When someone order a wedding cake, they are often asking more than bake the cake and decorate it. With larger cakes, they are expecting the baker to come to the venue and set it up. This involves much more participation than a counter transaction. For a photographer, the participation is even more intimate. The photographer is very much a participation in the ceremony. Requiring participation in a religious ceremony can be an infringement on the rights and freedom of the service provider.

SteveK said...

Chris,
Of course, you are exactly correct. The atheist wants to have it both ways. They talk as if there are two realities. One reality says humans have no value. The other reality says humans have value. They flip/flop between the two realities depending on what conclusion they want to argue for.

Hugo Pelland said...

Chris, SteveK, no matter what we find to be true for the external world, what we feel is meaningful to us and that cannot be taken away. There is no flip/flop because no-one is denying the value of personal experience. It's a bit like watching a shocking documentary, feeling horrible for what happened to the protagonists, and then realizing it was actually fiction; the feelings, the reactions, were not fake. And again, a god-created world can just as much be seen as meaninglessness; the powerful creator could make everything disappear in 30 sec and nothing would matter, or some illusion could be place in front if your eyes and you would never ever know, etc... our personnal subjective experiences are neither more/less significant under any scenarios. But, at the same time, if your personnal experience is such that finding out there is no supernatural would make you feel devastated or meaningless, then I could never convince you, for the same reason.

Victor Reppert said...

Oozielionel: Exactly my point. Typically, a couple doesn't just say "Just bake the damned cake, I want it white with chocolate frosting." They want something that helps to celebrate their relationship and upcoming marriage. If I were going to marry a man at long last because of Obergfell, I would probably want something like a rainbow arrangement and two grooms on top of the cake. Wedding photographers pose pictures to accentuate the romance between the couple. Ours certainly did. If they didn't, they wouldn't be good photographers. That is why at least some wedding services are engaged in what seems to me to be more like speech than just cooking a meal. And if they are traditional Christians and they are being asked to do this for a same-sex wedding, they are being asked to produce, and do a good job of producing, speech that celebrates something that their religion says should not be celebrated.

There is a principled basis within the religion for taking this position. It's not just a cover for hating certain people. I am not saying it can't be challenged within Christianity. I have a lot of sympathy for people of Christian conviction who find that they are unavoidably gay and become convinced that the best way they can serve God is to have the kind of commitment in a gay relationship that is required of Christians in their marriages. Other Christians are convinced that such people have reached the wrong answer. In my view, neither side in this is stupid, ignorant, insane or wicked, nor is it right to call them bigoted.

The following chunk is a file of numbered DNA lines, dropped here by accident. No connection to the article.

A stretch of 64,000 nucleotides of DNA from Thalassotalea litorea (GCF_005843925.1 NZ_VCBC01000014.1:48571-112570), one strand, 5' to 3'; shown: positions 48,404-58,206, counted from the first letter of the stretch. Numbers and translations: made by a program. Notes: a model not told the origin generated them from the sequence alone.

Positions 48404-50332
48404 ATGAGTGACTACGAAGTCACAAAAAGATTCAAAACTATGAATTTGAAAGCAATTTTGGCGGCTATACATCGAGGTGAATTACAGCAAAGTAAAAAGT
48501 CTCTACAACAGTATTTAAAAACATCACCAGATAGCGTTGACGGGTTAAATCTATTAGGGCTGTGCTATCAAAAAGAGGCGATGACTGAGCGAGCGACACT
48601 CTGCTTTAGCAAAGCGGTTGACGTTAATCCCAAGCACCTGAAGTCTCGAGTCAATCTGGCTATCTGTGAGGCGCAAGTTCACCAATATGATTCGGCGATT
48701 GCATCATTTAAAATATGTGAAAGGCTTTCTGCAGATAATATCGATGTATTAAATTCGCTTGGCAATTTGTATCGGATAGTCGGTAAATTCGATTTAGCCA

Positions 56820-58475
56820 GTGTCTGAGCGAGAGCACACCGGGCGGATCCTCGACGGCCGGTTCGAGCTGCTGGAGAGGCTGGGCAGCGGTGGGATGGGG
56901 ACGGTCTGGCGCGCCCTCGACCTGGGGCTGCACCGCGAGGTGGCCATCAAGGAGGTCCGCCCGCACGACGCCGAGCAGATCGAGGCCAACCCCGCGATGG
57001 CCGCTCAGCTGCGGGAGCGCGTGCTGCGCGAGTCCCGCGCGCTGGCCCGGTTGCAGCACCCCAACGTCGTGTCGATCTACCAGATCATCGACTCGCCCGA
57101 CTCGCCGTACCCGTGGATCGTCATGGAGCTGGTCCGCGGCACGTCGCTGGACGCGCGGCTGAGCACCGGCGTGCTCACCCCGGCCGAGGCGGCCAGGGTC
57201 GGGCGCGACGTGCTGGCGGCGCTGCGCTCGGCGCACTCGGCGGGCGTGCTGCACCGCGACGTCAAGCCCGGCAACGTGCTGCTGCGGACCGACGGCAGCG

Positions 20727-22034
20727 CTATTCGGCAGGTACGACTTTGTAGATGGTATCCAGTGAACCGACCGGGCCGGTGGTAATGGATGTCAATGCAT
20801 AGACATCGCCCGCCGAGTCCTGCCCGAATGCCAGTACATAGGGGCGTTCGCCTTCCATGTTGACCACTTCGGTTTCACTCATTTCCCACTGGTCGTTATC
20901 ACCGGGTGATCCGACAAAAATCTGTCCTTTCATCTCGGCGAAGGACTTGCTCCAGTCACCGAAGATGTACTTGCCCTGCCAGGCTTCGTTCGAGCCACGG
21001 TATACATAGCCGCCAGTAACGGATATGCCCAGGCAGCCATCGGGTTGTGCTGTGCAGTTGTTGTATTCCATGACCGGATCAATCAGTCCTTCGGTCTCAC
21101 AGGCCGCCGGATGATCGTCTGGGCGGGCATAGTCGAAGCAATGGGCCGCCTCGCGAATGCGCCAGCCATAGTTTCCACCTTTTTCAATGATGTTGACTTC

On the other hand, I don't see a principled Christian reason for opposing interracial marriage. So far as I can tell, race isn't even a biblical concept, except for Jew and Gentile, and Paul explicitly bridged that barrier. If someone convinced me that they had a principled religious reason for not providing wedding services to a racially mixed wedding, I actually think I would argue that they have the right to refuse service. Some people are going to get mad at me for this, but there can be cases where freedom of religion trumps equal rights. Convincing me that the religious objection to mixed-race marriage was motivated by religious principle and not racial prejudice would be the trick.

Freedom of religion is central to any free society. For example, democracy is going to have a lot of trouble working in a country like Iraq where the two types of Muslims are unwilling to grant religious freedom to the other branch.

The comparisons between defenders of traditional marriage and the KKK don't wash. Traditional marriage defenders may, at the end of the day, be mistaken. If people can't see the real differences between them, then I strongly suspect that they are not primarily concerned about equal rights for gay people, they are primarily concerned about bashing traditional religion and bringing it down a peg, and gays are just a tool for doing that.